Commentary by Pavez Ojeda: “La Vida de Esopo has a separate section of the author’s fables, although they tended to circulate together in the same edition. The biography has been attributed to the Greek Orthodox Planudes, theologian and anthologist of the fables, which he had written in the 8th century. Planudes also took on the task of retranslating to Greek the Latin versions of Fedra (the oldest known versions, Fedra had made them into Latin iambic verse, before he died in 50DC). Two manuscript versions of Vida de Esopo survived, known as Vita W (the base for the medieval vernacular translations) and Vita G. (the oldest and most complete, discovered later). There are four printed versions, all printed before 1501: an incomplete version (Zaragoza, 1482); a first complete version: Esopete ystoriado (Toulouse, 1488); a second one: Esta es la vida del ysopet con sus fabulas hystoriadas (Zaragoza, 1489); and a third one: Libro del Ysopo famoso fablador historiado en romançe (Burgos: Fadrique Aleman de Basilea, 1496), which includes the complete published fables from 1476-1477 between Heinrich Steinhöwel. In the centuries that followed, various new editions followed:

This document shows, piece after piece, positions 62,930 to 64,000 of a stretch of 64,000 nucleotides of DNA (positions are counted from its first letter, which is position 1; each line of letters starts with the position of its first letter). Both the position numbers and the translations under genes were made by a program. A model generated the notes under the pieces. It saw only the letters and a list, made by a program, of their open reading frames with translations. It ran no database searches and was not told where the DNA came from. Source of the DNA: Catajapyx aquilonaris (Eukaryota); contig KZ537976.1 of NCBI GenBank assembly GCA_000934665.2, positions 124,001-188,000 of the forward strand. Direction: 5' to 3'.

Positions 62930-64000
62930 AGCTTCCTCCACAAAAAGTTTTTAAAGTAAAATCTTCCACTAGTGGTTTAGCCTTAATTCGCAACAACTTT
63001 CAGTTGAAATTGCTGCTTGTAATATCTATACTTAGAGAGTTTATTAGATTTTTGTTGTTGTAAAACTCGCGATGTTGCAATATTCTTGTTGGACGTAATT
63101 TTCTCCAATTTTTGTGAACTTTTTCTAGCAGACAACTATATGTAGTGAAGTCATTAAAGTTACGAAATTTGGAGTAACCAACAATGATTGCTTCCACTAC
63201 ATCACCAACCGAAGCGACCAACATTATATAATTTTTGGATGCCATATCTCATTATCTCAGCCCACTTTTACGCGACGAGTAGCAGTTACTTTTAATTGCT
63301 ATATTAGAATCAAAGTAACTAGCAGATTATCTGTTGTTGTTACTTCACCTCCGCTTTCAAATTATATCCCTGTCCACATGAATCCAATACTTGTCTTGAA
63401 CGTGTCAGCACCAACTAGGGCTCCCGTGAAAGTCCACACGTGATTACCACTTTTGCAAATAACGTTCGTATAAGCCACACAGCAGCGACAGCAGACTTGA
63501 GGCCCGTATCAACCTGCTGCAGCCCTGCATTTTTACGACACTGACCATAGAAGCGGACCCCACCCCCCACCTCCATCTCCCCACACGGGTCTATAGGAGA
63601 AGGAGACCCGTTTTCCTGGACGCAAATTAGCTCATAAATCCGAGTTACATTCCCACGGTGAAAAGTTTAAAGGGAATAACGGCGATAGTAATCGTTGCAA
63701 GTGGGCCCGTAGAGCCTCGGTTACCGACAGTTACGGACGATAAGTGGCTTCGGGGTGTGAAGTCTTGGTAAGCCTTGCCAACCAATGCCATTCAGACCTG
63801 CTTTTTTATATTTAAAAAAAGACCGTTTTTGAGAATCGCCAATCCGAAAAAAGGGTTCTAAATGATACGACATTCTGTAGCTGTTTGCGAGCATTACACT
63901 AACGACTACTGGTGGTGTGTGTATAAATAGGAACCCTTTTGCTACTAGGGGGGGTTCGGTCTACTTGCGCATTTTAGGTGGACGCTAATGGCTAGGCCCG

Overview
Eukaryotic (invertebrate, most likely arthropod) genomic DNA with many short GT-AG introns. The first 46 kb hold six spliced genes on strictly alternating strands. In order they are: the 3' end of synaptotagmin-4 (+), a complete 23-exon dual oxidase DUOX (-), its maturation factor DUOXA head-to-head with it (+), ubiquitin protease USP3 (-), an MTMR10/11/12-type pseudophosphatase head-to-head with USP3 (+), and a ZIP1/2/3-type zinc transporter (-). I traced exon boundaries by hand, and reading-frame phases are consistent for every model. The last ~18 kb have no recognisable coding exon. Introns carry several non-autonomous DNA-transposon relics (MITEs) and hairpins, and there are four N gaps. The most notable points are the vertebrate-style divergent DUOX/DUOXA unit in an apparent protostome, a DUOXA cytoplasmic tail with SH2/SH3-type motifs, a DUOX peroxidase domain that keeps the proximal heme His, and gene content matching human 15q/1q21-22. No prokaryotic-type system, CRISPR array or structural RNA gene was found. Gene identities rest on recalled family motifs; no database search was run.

La vida y fábulas del clarissimo y sabio fabulador Ysopo, nueuamente emendadas, Antwerp: Juan Steelsio, 1541?,
Libro de la vida y fábulas del sabio y clarísimo fabulador Isopo, Madrid: Imprenta Real, 1657,
Libro de la vida y fábulas del sabio fabulador Isopo con las fábulas y sentencias de (Aviano) diversos y grandes autores, Valencia, corregido y enmendado, 1677.” (Pavez Ojeda, 756-757)
 Both have been published: Perry 35-107.
 Republished by Victoria A. Burrus & Harriet Goldberg.
 Emilio Cotarelo y Mori (ed.) 1929. – Fábulas de Esopo -, fascimile reproduction of the first edition from 1489 of Vida…, Madrid: Real Academia Española. Here one can find a list of the Spanish editions of the fables until the Cervantes era. See Introduction, p. xx–xxvi.